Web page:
At the heart of the new sports line-up for Raleigh in 1957 was something almost unthinkable just a few years previously: a non proprietary component and a derailleur gear instead of its own Sturmey-Archer hub gear product.  In October 1956, the Cyclo Gear Co. of Birmingham, long Britain's chief exponent and producer of the derailleur gear, introduced its new Mark 7 model for the 1957 season.  This toggle chain, spring-activated derailleur was 10 per cent lighter than previous models, had better adjustment and could be used for 3, 4 or 5 speed freewheels.  Its introduction was concurrent with Raleigh's unveiling of its new Lenton Sports Marque III, Lenton Grand Prix and Record Ace Moderne, all of which could be fitted with the model.

There were also new bolder, brighter transfers, contrasting head tube colours and matching mudguards and pumps, white walled Dunlop Sprite tyres and a curious "Continental" bend 'bar which was more pre-war "South of France" in shape than it was European for the Lenton Marque III, Lenton Grand Prix and RRA Moderne, but the Lenton Sports retained its conventional 'bars for its final season.


specification changes for 1957
  • downtube transfers for "Raleigh", "Rudge" or "Humber" now vertical on the seat tube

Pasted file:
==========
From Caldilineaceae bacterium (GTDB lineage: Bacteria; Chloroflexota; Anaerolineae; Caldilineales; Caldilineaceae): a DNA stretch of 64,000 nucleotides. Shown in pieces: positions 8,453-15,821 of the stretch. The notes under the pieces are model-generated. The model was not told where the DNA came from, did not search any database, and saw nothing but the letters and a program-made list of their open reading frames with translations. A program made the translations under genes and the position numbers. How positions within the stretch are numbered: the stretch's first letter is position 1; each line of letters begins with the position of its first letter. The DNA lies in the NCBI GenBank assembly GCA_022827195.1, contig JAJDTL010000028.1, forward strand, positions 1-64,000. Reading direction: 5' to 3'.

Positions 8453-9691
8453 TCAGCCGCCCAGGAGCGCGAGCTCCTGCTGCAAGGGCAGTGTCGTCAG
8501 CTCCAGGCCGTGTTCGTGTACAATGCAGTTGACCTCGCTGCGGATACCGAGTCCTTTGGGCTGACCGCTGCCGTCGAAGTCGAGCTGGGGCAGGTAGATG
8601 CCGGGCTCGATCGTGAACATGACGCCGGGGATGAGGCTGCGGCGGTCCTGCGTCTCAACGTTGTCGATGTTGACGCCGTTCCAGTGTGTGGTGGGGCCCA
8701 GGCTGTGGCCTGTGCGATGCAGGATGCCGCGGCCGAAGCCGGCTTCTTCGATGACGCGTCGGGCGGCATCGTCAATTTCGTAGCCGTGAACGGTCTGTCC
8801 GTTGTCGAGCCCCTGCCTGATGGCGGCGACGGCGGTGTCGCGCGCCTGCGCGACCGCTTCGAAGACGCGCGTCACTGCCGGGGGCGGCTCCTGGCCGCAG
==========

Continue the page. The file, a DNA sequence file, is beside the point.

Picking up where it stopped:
• model name now more prominently displayed on the down tube
  • new 'flash' styled white peak head treatment

The Lenton Sports was a casualty of the new order, essentially a pre-war club machine that was no longer competitive amid modern offerings.  It received modest cosmetic improvements for the 1957 season but, in fact, was only sold through the first quarter of it.  Indeed, it and the revived Lenton Tourist and the new Triumph Torrington (all detailed below) were most likely in the '57 line-up to use up the 26 x 1¼ wheel frame stock as starting that year the new versions of the Lenton used 27 x 1¼ " wheels and could take derailleur gears.  Indeed, it was truly an end of an era for Raleigh which finally ended its total reliance on the hub gear and embraced the derailleur despite its ownership of Sturmey-Archer.

The End of An Era: the classic Lenton Sports' final appearance in the 1956-57 model year dealer's catalogue and suitably attired in Lenton Green.

The specification list for the Gents Lenton Sports in its final 1957 incarnation.

The Ladies Lenton Sports of 1957.

The specification list for the Ladies Lenton Sports, 1957

For the 1956-57 dealers catalogue, the Rudge Pathfinder appeared in its c. 1956 livery.

The specification for the Gents Rudge Pathfinder in the 1956-57 dealers catalogue.

The Ladies Rudge Pathfinder in the 1956-57 dealers catalogue. 

The Rudge Pathfinder in a later 1957 catalogue showing its final form with the "jazzed up" livery featuring cream peak head and "flashes" and "Rudge" on the seat tube and "Pathfinder" on the down tube. Raleigh and Humber models were also so attired their final model year.